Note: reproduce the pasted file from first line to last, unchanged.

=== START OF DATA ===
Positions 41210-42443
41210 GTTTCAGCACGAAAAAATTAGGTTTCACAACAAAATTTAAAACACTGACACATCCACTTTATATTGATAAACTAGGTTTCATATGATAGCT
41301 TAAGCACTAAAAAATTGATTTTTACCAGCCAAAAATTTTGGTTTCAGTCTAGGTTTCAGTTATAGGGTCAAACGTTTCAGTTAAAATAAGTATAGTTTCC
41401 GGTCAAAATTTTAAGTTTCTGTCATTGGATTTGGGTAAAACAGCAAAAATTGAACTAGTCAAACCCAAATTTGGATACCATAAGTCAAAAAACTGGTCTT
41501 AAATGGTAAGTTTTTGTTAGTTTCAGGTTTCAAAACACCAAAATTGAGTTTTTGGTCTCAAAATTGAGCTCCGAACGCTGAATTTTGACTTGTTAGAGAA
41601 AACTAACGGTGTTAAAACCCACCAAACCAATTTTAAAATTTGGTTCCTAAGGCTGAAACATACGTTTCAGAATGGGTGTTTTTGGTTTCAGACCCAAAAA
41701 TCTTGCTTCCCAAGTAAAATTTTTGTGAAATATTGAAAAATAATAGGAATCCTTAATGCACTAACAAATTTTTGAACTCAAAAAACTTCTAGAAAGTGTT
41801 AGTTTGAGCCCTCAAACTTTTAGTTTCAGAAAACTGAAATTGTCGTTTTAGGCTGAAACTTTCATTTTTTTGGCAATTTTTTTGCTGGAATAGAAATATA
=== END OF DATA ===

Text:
Positions 41210-42443
41210 GTTTCAGCACGAAAAAATTAGGTTTCACAACAAAATTTAAAACACTGACACATCCACTTTATATTGATAAACTAGGTTTCATATGATAGCT
41301 TAAGCACTAAAAAATTGATTTTTACCAGCCAAAAATTTTGGTTTCAGTCTAGGTTTCAGTTATAGGGTCAAACGTTTCAGTTAAAATAAGTATAGTTTCC
41401 GGTCAAAATTTTAAGTTTCTGTCATTGGATTTGGGTAAAACAGCAAAAATTGAACTAGTCAAACCCAAATTTGGATACCATAAGTCAAAAAACTGGTCTT
41501 AAATGGTAAGTTTTTGTTAGTTTCAGGTTTCAAAACACCAAAATTGAGTTTTTGGTCTCAAAATTGAGCTCCGAACGCTGAATTTTGACTTGTTAGAGAA
41601 AACTAACGGTGTTAAAACCCACCAAACCAATTTTAAAATTTGGTTCCTAAGGCTGAAACATACGTTTCAGAATGGGTGTTTTTGGTTTCAGACCCAAAAA
41701 TCTTGCTTCCCAAGTAAAATTTTTGTGAAATATTGAAAAATAATAGGAATCCTTAATGCACTAACAAATTTTTGAACTCAAAAAACTTCTAGAAAGTGTT
41801 AGTTTGAGCCCTCAAACTTTTAGTTTCAGAAAACTGAAATTGTCGTTTTAGGCTGAAACTTTCATTTTTTTGGCAATTTTTTTGCTGGAATAGAAATATA